Cognitive difficulties: You may have trouble concentrating, find you experience a briefer attention span, have difficulty solving problems and trouble remembering what you've read or heard. Lack of sleep can compound these difficulties. Cognitive symptoms pass in time.  Give yourself plenty of space and time to complete what used to be ‘normal’ activities of the day. Schedule fewer responsibilities. Consider making no major decisions until things are a bit more normal again.

        Physical difficulties: Headaches, gastrointestinal discomfort, restlessness, muscle tremors and trembling (from adrenaline), muscle aches, fatigue, shortness of breath or feeling like you're suffocating (from hyperventilation) are all common reactions to trauma. A quick way to eliminate the last two is to breathe in to a count of 4, hold for 2, and breathe out to a count of 4 while consciously focusing on relaxing major muscle groups. You may not be able to start with 4-2-4 if you are very anxious, in which case, start with 2-2-2. Work up to a count of 7-2-7. Stretching, warm baths, and massage (massaging your own feet, arms, hands, and head!) are also helpful. (Other effective techniques to cope with anxiety follow in the next sections.)

        Thoughts: One of the most effective methods to help reduce the likelihood of developing PTSD from disaster is to pay close attention to the story you tell yourself about what’s happened to you.  We naturally stop telling the story at the point of most fear and danger. This actually makes it harder to recover.  Instead, tell the story all the way to the end, when you knew you were safe, and help others to do so, as well. During a current, extended event like the one we are in with the coronavirus, say to yourself, “this is a temporary situation, it will end, and I will be safe.”  End every re-telling with “and I was safe and am safe now.”  

        Feelings: You may feel overwhelmed by sadness and sudden crying, grief, guilt at not treating others better or for surviving, nervousness, restlessness, fear, anger, feeling alone, and/or feeling confused. This is a time to be gentle with yourself and others, while allowing time to pass and allowing the feelings to flow through you as much as possible when they arise. When we try not to feel things, we tend to feel worse. Tell yourself, “This is a normal, temporary reaction to trauma. My feelings cannot harm me. They will pass.”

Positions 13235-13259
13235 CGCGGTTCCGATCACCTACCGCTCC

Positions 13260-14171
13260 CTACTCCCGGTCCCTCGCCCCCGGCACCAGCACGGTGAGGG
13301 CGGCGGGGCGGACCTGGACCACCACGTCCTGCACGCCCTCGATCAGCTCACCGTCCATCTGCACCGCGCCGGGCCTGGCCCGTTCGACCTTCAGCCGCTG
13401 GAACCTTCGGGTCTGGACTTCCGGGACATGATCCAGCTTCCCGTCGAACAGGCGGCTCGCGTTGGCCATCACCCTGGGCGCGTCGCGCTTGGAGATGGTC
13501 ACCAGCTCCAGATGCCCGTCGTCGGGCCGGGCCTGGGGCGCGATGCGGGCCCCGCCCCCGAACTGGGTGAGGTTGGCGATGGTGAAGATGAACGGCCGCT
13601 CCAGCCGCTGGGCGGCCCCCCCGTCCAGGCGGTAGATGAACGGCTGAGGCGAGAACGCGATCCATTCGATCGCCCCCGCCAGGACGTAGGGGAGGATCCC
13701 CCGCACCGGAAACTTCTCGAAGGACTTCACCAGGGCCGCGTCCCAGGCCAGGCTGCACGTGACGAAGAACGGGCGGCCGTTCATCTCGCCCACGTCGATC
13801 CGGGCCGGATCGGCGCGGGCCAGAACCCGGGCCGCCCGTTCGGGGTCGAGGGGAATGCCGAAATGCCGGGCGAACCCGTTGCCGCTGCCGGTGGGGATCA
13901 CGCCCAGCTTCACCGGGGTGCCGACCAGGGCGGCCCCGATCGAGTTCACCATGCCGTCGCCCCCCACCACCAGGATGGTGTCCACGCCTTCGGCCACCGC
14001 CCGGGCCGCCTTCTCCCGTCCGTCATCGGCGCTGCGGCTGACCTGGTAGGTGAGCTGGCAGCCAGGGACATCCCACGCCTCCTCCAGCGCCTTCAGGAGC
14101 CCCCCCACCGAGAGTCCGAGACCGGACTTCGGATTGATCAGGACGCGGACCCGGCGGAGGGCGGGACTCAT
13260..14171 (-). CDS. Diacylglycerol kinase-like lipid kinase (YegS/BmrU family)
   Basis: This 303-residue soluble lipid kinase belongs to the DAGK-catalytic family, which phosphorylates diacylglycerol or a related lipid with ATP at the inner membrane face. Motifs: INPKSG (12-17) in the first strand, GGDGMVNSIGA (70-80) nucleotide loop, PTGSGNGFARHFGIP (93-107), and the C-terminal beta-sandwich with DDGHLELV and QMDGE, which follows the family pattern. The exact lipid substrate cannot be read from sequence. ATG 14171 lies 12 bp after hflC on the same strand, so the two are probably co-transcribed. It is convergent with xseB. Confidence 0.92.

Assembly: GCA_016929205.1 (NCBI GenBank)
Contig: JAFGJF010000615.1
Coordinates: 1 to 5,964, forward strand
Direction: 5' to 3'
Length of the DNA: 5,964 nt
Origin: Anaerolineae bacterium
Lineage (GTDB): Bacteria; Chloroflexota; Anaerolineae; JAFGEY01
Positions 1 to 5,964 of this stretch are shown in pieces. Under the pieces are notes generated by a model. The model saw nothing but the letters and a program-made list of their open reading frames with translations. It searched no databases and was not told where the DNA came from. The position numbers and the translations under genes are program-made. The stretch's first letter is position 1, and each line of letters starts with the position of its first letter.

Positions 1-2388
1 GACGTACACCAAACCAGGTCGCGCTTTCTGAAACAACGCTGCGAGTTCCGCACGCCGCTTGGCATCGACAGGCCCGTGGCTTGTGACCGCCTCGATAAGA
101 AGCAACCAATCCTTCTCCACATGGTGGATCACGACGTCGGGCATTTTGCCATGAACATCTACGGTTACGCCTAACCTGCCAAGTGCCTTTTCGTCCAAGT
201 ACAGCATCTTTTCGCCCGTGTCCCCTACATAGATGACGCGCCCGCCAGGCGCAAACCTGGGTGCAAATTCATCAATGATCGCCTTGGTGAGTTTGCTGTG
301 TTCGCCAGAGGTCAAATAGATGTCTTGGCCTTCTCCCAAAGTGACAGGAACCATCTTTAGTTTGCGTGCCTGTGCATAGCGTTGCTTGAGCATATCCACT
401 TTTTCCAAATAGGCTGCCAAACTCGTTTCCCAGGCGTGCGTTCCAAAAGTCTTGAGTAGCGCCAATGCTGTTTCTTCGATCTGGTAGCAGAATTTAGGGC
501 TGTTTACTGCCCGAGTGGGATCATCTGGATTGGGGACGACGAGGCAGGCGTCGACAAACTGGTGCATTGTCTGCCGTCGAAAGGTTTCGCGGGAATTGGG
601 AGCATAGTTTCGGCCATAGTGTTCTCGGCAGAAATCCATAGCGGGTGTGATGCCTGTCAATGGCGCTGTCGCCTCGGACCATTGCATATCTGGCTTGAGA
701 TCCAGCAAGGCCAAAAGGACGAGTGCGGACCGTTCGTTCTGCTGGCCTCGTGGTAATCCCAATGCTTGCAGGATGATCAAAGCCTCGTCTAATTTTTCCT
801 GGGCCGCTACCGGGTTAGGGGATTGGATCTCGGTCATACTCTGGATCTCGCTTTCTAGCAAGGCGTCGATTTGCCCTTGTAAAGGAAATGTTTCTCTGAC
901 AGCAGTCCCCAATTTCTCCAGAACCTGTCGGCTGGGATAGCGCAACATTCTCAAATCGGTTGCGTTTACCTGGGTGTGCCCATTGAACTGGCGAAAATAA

Behavior: You may find yourself withdrawing from others, spending more time alone, not talking very much. You may have trouble sleeping or awaken in the night, have nightmares, and your appetite may change. You may become irritable with others, startle easily, and avoid places that re-stimulate the original fear. Alternatively, you may feel unable to stop seeking information about what you fear or have gone through.  If possible, shelter yourself from such new information, and particularly avoid visuals about it, like video. This is necessary to allow your psyche to absorb what is or has happened and to rest and refuel without re-traumatizing yourself. The unconscious doesn’t know the difference between fantasy and reality: when you watch a video, your limbic system is activated, and part of you believes the trauma is happening again, more intensely.

        All of these responses are normal. It is okay, and even appropriate, to feel badly during a crisis, and talking to a trusted person or mental health worker is very helpful.